Legal Risks & Challenges When Entering the U.S. Market




Moving and establishing your business in the U.S. market might seem like a straightforward process, but the reality is that there are a lot of issues to be aware of and many differences from what it’s like doing business abroad. Having a partner in the U.S. who knows what the market looks like could therefore save you both time and money in the long run.


Erik B. von Zeipel is a Californian lawyer specializing in helping Scandinavian clients in the U.S. In this interview, Erik will highlight some of the main legal issues that you can expect when doing business in the U.S. as well as some of the differences between business in the U.S. versus in Scandinavia.









Background


Erik grew up in Sweden but moved to the U.S. at the age of 19 to he attend undergrad at UCLA where he majored in Business-Economics and minored in Accounting. He went on to attend law school, also at UCLA, and has been working as a lawyer in California since 2002. After working at a large international law firm in Los Angeles for many years, he now provides clients with the same quality services but for a fraction of the cost. For the last 10 to 12 years, he has helped numerous Scandinavian companies with pretty much every aspect of doing business in the U.S, from starting a business to closing a business and everything in between.


“Because of my bi-cultural background, I understand both mindsets. It helps a lot when you know how a client thinks, what they are used to and what is likely to be new to them”, Erik says.

The U.S. is a very different landscape than what Scandinavian companies are used to back home. Erik explains that legal issues often play a much bigger role here, and that it can quickly add up and get very expensive.


“Most U.S. companies, even smaller ones, have their own in-house attorneys working full-time on legal issues. But since attorneys are so expensive, I typically work as an outside general counsel for my clients. It allows the client to save money by not having an attorney on the payroll. Instead, they call me with their issues and I find solutions. I do a significant part of the work myself, but I also draw on expertise from my large network that I have built up over the last two decades working in the profession.”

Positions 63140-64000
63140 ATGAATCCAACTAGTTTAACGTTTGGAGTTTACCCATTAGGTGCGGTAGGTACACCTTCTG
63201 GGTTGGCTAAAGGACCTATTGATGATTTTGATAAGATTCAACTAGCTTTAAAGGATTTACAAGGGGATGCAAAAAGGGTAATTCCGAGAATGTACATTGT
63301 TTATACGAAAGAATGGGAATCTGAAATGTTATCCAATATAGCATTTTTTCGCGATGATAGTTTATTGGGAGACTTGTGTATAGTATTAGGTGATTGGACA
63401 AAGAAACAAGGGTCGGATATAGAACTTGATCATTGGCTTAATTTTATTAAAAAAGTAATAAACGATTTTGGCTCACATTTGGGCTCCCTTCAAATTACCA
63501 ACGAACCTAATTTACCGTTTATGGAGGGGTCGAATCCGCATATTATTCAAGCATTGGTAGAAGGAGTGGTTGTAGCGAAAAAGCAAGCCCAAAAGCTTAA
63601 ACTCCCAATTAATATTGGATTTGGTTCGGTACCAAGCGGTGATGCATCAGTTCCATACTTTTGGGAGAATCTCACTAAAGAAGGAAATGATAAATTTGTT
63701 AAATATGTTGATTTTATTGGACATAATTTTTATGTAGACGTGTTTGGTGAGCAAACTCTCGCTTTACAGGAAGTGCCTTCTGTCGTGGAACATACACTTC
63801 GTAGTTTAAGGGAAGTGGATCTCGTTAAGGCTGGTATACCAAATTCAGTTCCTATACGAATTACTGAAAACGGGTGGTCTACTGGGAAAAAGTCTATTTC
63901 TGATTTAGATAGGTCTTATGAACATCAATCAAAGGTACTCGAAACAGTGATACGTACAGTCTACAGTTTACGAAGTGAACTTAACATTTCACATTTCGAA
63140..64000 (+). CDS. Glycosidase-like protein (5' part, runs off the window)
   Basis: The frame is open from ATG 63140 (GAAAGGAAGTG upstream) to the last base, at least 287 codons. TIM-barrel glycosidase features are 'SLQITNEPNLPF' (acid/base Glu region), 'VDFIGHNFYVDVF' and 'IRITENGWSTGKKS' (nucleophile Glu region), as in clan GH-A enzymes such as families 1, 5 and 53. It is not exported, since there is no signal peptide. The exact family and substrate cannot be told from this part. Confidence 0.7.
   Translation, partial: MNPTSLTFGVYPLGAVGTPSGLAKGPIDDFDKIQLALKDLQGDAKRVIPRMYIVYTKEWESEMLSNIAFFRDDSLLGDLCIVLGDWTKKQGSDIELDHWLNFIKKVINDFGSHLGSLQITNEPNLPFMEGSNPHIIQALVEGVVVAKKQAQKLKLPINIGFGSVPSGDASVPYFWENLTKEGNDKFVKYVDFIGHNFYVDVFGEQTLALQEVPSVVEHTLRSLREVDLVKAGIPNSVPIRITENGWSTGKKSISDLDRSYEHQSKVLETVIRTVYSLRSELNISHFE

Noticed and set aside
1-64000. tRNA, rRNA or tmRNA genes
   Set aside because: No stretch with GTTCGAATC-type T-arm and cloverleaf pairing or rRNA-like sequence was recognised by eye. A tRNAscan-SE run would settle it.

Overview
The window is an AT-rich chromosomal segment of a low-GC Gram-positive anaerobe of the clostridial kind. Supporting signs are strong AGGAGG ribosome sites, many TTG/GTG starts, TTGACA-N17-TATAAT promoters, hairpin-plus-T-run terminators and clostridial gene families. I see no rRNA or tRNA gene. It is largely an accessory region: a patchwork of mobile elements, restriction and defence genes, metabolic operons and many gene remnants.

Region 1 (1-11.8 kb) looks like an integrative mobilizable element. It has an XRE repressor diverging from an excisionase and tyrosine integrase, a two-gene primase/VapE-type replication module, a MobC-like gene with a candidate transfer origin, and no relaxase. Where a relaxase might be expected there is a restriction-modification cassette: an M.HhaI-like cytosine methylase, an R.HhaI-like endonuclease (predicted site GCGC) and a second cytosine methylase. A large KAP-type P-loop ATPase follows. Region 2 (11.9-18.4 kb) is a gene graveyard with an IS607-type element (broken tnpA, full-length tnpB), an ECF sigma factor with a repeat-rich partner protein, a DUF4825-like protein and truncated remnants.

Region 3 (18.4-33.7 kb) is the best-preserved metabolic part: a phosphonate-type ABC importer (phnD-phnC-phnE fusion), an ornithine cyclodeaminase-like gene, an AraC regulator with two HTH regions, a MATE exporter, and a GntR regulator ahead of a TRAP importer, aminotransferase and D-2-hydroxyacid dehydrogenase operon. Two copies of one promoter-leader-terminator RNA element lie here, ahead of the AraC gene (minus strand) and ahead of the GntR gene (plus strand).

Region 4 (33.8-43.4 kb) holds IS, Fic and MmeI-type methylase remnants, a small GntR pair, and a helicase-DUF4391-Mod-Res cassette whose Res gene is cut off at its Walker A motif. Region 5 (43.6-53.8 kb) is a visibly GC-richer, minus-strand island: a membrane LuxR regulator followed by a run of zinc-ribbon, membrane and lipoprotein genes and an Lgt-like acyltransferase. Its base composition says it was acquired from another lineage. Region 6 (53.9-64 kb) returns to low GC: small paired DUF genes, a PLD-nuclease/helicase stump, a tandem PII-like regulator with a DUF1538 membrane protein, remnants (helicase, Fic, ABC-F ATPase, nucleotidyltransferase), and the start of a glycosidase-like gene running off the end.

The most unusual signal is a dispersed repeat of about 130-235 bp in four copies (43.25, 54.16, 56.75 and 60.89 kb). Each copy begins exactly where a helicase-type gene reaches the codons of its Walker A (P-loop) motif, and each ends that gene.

A typical day of work for Erik includes preparing, reviewing and negotiating contracts between clients and their customers, vendors, employees and independent contractors. He also helps prepare legal policies for employees like handbooks and various agreements.


“Employment law is also very complicated in the U.S. compared to what it’s like in for example Sweden. And in California especially. I spend a good amount of time preparing non-disclosure agreements, employee confidentiality agreements and pretty much any agreement that a business may deal with. Scandinavian clients are often surprised by the size of U.S. contracts. They tend to be much longer and much, much more complicated. It’s very important to understand and negotiate the contracts because they will be used against you. Sometimes, I also help resolve disputes. Scandinavian companies rarely get involved in litigation but it’s hard to avoid in the long term.”



Business Entities


There are many issues a Scandinavian company can expect to face when it decides to enter the U.S. To dig a little bit deeper into the whole process, let’s start from the very beginning.


To start with, it’s not always required, but most companies will set up a new separate company. There are then several different forms of business entities to choose from, each with their own advantages and disadvantages. The right choice depends on the client’s specific needs and expectations, but the three main issues to consider are: (1) limiting liability; (2) taxation; and (3) operational aspects.


The traditional corporate form is a simple corporation. Corporations provide limited liability but have double taxation and require adherence to corporate formalities to both start and operate the business. Corporations are governed by articles of incorporation which are filed with the Secretary of State in the state of incorporation and bylaws that the company adopts as sort of “rules” for how the company will operate.


On the other end of the spectrum, we have partnerships. Partnerships don’t have limited liability, have flow-through taxation (i.e. avoids double taxation), and are very easy to form and operate. In fact, a partnership can be formed without any paperwork or government involvement whatsoever, but it’s preferred to have a written partnership agreement.